Frequently Asked Questions
Where is the Eberly Writing Center?
The Eberly Writing Center is located on the main level of the Waidner-Spahr Library.
When is the Writing Center open?
The Writing Center is open Monday-Thursday 10:30 a.m.-10:30 p.m., Friday 10:30 a.m.-4:30 p.m., and Sunday 12:00-10:30 p.m. The center is closed on Saturdays.
Conferences last up to 45 minutes.
How do I make an appointment in the Writing Center?
You can stop by the Writing Center any time during business hours to make an appointment or you can call the Writing Center to make an appointment. From a campus phone, call extension 1620. From a cell phone, call 717-245-1620.
If you are unable to keep your appointment, please call to cancel and reschedule.
How often can I come to the Writing Center?
You can have as many as one walk-in appointment per day. Normally, scheduled-in-advance appointments are limited to two per week.
Can I just drop by and meet with a tutor?
Yes. We accept walk-ins, but you may find that all tutors are busy, so it’s best to make an appointment in advance.
Who can use the Writing Center?
All students are welcome to come to the Writing Center to get help on academic writing assignments, application essays, lab reports, senior theses, etc.
What should I expect when I come for my appointment?
Normally, a tutor will look over the assignment sheet and ask you what you would like to work on. If you have a draft of your paper, you or the tutor will read it aloud. Tutors are trained to focus first on “global” issues, such as thesis, argument, and evidence, and then to look at “local” issues such as sentence clarity, punctuation, and mechanics. However, tutors will respond to your specific concerns and questions.
What kind of help will the tutor provide?
Tutors will work with you on papers at any stage of the writing process and will assist you with aspects of your paper such as:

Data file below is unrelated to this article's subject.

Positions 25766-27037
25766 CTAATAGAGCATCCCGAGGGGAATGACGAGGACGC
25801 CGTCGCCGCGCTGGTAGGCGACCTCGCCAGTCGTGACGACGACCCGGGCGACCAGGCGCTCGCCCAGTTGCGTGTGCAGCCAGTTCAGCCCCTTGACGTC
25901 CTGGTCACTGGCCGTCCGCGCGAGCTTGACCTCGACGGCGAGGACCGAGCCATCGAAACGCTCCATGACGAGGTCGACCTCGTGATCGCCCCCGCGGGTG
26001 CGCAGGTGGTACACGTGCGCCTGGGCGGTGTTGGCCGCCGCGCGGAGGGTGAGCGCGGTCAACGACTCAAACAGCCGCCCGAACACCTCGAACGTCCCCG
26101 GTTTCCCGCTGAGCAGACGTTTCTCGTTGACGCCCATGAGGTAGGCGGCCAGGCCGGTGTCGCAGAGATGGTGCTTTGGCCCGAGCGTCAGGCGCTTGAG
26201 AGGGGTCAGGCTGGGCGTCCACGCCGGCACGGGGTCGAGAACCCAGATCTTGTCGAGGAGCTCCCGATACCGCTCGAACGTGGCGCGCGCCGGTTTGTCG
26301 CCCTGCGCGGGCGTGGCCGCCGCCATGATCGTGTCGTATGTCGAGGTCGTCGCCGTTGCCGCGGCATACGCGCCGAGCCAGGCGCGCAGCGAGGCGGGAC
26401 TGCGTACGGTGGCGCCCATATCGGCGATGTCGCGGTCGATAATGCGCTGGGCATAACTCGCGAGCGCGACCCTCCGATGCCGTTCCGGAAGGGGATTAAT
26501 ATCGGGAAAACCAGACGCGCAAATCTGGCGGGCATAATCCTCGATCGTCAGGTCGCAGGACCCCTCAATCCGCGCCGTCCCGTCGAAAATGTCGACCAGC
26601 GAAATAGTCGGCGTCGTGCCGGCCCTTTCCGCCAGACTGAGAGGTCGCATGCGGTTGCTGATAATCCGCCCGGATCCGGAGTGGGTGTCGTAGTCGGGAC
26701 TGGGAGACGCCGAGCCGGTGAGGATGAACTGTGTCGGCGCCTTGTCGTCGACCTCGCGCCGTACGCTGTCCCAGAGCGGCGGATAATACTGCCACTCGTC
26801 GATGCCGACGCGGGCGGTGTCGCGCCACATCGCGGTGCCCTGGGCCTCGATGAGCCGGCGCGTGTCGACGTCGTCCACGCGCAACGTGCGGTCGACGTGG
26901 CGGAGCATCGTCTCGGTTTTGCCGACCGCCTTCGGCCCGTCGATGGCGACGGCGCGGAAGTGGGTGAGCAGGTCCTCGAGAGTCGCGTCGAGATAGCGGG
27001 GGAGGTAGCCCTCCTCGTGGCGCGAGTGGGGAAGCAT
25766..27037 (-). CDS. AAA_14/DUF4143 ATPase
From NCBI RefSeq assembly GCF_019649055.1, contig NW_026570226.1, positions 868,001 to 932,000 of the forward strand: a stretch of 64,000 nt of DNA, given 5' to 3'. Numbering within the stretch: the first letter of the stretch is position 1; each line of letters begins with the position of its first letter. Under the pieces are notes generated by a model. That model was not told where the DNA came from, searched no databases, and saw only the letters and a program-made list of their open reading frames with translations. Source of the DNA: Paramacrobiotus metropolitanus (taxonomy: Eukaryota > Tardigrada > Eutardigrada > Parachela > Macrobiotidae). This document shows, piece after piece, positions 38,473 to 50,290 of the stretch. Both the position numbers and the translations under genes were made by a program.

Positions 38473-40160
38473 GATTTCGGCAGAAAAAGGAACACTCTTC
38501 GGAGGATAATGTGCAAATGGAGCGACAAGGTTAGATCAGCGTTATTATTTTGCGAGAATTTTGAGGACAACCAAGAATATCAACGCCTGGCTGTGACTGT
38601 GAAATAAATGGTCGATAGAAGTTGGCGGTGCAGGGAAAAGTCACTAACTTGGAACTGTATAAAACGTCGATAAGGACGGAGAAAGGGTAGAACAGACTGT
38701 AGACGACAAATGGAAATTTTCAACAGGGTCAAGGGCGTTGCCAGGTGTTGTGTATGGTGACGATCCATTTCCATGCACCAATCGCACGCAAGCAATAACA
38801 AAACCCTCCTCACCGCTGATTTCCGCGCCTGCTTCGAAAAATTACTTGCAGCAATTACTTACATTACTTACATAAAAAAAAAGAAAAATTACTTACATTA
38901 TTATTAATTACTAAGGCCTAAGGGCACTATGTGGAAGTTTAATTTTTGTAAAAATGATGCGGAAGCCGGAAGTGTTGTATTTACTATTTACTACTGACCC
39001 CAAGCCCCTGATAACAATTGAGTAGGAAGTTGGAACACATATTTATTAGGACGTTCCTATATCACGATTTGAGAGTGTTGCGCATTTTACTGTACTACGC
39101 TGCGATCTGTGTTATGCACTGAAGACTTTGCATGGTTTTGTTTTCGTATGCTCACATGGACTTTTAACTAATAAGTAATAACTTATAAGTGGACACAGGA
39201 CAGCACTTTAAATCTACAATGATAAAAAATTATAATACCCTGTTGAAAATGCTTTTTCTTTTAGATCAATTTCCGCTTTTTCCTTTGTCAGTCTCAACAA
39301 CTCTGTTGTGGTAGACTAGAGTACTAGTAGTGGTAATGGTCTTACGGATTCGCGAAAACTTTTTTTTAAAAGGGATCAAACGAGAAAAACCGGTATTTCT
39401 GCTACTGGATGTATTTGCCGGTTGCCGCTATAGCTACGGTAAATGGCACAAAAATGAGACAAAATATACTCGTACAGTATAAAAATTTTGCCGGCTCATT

- responding to an assignment
- generating, developing, and organizing ideas
- supporting claims and arguments with evidence
- improving clarity and precision
- developing your proofreading and editing skills
When should I come to the Writing Center?
You can come to the Writing Center at any stage in the writing process. You need to leave enough time between your appointment and the time the paper is due to make necessary revisions. If you wait till the last minute, you will not have time to make more than surface changes that may not significantly improve your paper.
What should I do to make the most of my Writing Center appointment?
- bring a copy of your assignment
- think about your goals for the appointment
- tell your tutor what your concerns are, what you would like to work on
- be an active participant in your session
- leave enough time to make revisions
Can tutors help me with writing in different disciplines?
Yes. Tutors are trained to consider conventions of organization, argumentation, format, and citation that differ from discipline to discipline. If possible, we can assign you to work with a tutor majoring in the subject area of your paper.
Who are the tutors?
Tutors are Dickinson students who want to help their peers become stronger and more confident writers. They have completed a semester-long course in the history, theory, and practice of writing centers that prepares them for their work in the Writing Center. They represent a wide variety of majors and minors offered at the college.
How can I become a Writing Center tutor?
To become a Writing Center tutor, a student must complete a credit-bearing, semester-long training course (WRPG 214). For more information about the course and the application process, contact Writing Program Director Noreen Lape (phone: 717-245-1904 or e-mail email@example.com).
Will my professor know that I visited the Writing Center?
The Norman M. Eberly Multilingual Writing Center uses the Accutrack database to keep track of writing center visits and visitors, demographic data, visitor feedback, and tutor logs describing the content of sessions. All logs regarding First-Year Seminar and foreign language visits are automatically sent to the students’ professors. All other session logs will be sent to professors unless the student asks that the log not be sent.